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Forty years in U.S., UK, and South African media gives David Braun global perspective and experience across multiple storytelling platforms. His coverage of science, nature, politics, and technology has been published/broadcast by the BBC, CNN, NPR, AP, UPI, National Geographic, TechWeb, De Telegraaf, Travel World, and Argus South African Newspapers. He has published two books and won several journalism awards. He has 120,000 followers on social media. David Braun edits the National Geographic Society blog, hosting a global discussion on issues resonating with the Society's mission and initiatives. He also directs the Society side of the Fulbright-National Geographic Digital Storytelling Fellowship, awarded to Americans seeking the opportunity to spend nine months abroad, engaging local communities and sharing stories from the field with a global audience. Follow David on Facebook  Twitter  LinkedIn
  • […] Tutu praised Maathai as a true …Tributes pour in for "Tree Mother of Africa"CBS NewsEarth Mother Wangari Maathai, Dead at 71National GeographicWangari Maathai, Nobel Peace Prize Laureate, Dies at 71New York TimesVoice of […]

  • john kamau

    A true heroine-at the time wangari mathai was announce the nobel prize winner she was in the forest planting trees and the president had to send for police chopper to take her at the state house and the presindent gave her the news.may her soul RIP

  • […] African heroine'CNNWangari Maathai, Nobel Peace Prize Laureate, Dies at 71New York TimesNational Geographic -Voice of America -Telegraph.co.ukall 891 news […]

  • Masawe Fratern

    May Africa plant a billion trees in her honour, starting from her grave site. RIP.

  • faisal

    We will surely miss u mum and your generousity and hardwork will be missed much more. Hope they name the Thika super highway after you. R. I. P

  • Badar Musa

    Mama Wangari Maathai, you have left a great vacuum greater than the Great Rift Valley that could not be filled. Others will try to follow in your foot steps, but can never do that which you have done. This is a great lost to the entire world. May your gentle soul rest in perfect peace.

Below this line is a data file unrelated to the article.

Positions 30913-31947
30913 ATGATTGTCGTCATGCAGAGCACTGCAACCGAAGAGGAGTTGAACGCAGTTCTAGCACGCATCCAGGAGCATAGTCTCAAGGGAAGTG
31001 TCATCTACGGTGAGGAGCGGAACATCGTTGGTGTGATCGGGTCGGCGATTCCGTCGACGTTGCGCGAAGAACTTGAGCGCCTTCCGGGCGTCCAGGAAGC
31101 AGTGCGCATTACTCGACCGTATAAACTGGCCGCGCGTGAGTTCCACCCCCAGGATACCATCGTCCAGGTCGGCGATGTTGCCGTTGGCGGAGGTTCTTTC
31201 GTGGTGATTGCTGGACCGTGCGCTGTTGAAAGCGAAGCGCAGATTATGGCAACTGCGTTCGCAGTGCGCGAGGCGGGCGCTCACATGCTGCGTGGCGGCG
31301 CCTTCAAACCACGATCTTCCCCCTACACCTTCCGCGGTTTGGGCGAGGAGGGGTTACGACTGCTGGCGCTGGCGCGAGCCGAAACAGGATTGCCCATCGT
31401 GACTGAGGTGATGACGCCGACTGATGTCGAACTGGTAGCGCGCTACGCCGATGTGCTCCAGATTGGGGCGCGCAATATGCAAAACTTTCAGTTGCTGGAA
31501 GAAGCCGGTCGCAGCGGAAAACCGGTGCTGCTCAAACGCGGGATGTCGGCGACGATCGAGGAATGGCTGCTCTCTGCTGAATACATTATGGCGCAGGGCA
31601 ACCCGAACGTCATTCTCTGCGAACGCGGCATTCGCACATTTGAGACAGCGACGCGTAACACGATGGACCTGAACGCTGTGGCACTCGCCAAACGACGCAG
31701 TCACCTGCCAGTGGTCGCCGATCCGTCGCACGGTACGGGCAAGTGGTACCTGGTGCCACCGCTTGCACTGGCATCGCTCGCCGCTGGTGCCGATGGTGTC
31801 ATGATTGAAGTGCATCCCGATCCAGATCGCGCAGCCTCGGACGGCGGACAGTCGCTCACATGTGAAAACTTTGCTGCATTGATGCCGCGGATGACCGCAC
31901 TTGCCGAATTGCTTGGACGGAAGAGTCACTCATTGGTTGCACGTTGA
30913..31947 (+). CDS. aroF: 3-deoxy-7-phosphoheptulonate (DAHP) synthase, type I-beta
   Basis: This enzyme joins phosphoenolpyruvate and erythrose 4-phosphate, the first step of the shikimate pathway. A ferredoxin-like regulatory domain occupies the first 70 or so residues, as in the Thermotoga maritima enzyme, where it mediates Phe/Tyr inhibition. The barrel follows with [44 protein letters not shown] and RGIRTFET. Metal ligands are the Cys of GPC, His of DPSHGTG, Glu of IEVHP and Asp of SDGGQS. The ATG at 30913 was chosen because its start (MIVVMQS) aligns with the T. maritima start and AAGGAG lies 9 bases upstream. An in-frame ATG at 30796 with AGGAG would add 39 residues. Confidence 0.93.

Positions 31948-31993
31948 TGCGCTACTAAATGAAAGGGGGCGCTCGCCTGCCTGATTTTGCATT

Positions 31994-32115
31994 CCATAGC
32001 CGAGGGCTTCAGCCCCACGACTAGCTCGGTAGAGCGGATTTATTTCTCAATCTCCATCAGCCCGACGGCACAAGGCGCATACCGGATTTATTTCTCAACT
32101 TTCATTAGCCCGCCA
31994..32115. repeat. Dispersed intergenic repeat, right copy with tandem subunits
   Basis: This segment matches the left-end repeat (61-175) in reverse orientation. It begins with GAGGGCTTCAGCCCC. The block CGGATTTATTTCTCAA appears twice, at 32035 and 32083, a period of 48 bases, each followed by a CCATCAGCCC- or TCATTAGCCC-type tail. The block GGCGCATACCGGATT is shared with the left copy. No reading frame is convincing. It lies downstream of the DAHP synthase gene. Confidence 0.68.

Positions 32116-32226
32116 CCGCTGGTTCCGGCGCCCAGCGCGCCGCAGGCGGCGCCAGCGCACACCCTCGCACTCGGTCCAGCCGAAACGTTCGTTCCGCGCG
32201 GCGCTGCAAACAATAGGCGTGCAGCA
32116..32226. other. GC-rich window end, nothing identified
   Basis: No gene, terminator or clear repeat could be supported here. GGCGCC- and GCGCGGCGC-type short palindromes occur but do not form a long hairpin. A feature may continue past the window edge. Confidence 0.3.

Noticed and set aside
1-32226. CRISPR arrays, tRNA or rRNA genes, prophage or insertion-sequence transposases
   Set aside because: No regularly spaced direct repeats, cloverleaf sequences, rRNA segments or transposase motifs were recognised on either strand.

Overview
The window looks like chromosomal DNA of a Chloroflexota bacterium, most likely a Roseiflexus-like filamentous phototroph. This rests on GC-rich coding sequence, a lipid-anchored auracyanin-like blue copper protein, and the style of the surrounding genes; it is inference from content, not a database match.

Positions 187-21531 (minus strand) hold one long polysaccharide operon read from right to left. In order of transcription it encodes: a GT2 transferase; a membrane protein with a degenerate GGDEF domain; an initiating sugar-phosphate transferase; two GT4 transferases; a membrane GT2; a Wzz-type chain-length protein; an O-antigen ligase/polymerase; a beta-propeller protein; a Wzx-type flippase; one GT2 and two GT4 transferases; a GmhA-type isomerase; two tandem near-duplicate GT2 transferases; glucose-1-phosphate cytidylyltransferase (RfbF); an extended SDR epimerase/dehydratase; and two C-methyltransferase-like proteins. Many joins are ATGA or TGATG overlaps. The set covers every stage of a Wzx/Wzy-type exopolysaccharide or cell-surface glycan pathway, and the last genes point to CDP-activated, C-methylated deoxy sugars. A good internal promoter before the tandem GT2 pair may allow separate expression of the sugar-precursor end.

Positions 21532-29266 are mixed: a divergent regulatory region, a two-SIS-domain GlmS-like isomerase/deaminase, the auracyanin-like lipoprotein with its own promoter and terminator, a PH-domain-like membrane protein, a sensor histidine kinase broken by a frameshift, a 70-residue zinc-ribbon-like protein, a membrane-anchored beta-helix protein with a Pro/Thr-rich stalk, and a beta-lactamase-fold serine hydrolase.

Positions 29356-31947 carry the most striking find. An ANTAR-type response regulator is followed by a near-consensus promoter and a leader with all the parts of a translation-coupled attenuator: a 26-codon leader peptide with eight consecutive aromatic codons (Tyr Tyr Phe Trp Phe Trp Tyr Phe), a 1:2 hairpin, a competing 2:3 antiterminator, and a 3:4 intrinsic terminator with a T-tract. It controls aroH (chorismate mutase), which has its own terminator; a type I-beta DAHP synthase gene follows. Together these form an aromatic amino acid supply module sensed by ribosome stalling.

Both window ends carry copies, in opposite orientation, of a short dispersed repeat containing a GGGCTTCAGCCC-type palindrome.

• Dr.A.Jagadeesh

    Professor Wangari Maathai, Nobel Peace Prize laureate’s contributions to Clean Environment will be remembered for a long time. A great Personality.

    Dr.A.Jagadeesh Nellore(AP),India
    E-mail: anumakonda.jagadeesh@gmail.com

  • ken munene

    We have truly lost a great hero.R.I.P mother.I hope the govt names a place after her.we dont want to forget her forever

  • Herman Ndegwa

    You’ve truely accomplished your mission on earth and wherever you will go, your goodness shall follow you.
    May the people who tortured while you were with us repent considering they are beneficiariesof your works.


    I met Prof. Wangari Maathai in 2001, immediately after leaving High School at The Stanley’s Hotel Nairobi during International Human Rights Day. I admired her character, vision for the world and her zeal to expand democratic space in Kenya. Hidden in her disarming smile, is a strong, courageous with a heart for humanity. Her vision and prospects of a happy and beautiful world shall forever remain in our hearts. I just hope the Government can at-least honour this great woman in a more befitting manner. may be name one of our Universities after her or the new Thika Super Highway be named after her.

  • polycarp

    mom u did u work u fought the fight and u kept the faith may the ALMIGHTY GOD keep ur spirits.

  • NGUIMEYA Viviane

    RIP Mother of peace
    We will miss you .
    Les arbres sont tristes en ce jour mais se tiendront éternellement debout pour te vénérer et saluer ta mémoire .

    In peace, from Douala/ Cameroon, Viviane.

  • Mare

    Her spirit filled the whole planet. Her inspiration reached people she never met. Her courage was amazing. I mourn her loss.

  • […] pay glowing tribute to MaathaiCapital FM KenyaForbes -Kenya Broadcasting Corporation -National Geographicall 1,091 news […]

  • Denis Marangu

    We will miss our mother. She was an inspiration to many.
    Many more trees shall be planted in her name.

  • Tracy Durso

    One person can empower, inspire and uplift multitudes! The planting of trees/ forests are a noble action that we can do – as shown by her life mission. As Prof. Wangari Muta Maathai stated, “Plant at least 10 trees” (per person).